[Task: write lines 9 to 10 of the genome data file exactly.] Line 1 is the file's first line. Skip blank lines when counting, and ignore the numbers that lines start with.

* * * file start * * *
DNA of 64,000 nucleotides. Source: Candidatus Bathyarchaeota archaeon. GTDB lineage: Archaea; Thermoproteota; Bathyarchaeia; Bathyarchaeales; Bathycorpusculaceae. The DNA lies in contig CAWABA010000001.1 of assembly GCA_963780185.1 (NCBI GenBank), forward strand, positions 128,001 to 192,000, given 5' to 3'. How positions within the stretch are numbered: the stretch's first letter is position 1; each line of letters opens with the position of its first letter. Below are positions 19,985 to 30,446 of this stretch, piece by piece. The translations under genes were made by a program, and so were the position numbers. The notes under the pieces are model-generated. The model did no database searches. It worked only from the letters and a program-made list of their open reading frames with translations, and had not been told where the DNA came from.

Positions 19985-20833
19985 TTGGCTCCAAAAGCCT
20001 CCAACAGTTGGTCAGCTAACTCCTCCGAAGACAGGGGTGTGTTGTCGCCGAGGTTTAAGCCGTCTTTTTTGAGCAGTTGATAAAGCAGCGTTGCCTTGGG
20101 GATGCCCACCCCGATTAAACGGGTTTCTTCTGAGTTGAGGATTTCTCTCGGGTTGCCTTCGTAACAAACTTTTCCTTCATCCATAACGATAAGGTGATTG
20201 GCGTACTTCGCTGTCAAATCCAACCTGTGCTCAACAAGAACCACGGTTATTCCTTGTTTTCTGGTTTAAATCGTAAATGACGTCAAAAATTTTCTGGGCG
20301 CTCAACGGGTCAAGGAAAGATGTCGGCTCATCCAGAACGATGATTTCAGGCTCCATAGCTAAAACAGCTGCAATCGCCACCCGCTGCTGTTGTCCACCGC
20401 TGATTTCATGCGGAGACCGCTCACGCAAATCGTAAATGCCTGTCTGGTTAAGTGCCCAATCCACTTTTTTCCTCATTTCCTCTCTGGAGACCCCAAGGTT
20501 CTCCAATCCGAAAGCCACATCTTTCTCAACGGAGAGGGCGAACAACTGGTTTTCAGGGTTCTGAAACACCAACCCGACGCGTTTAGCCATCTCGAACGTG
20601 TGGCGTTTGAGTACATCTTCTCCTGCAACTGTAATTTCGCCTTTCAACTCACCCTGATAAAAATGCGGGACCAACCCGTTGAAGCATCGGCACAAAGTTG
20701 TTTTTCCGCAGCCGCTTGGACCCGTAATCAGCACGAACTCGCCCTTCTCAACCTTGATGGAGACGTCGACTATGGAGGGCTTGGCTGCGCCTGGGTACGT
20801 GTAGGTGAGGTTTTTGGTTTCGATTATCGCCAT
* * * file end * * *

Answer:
20501 CTCCAATCCGAAAGCCACATCTTTCTCAACGGAGAGGGCGAACAACTGGTTTTCAGGGTTCTGAAACACCAACCCGACGCGTTTAGCCATCTCGAACGTG
20601 TGGCGTTTGAGTACATCTTCTCCTGCAACTGTAATTTCGCCTTTCAACTCACCCTGATAAAAATGCGGGACCAACCCGTTGAAGCATCGGCACAAAGTTG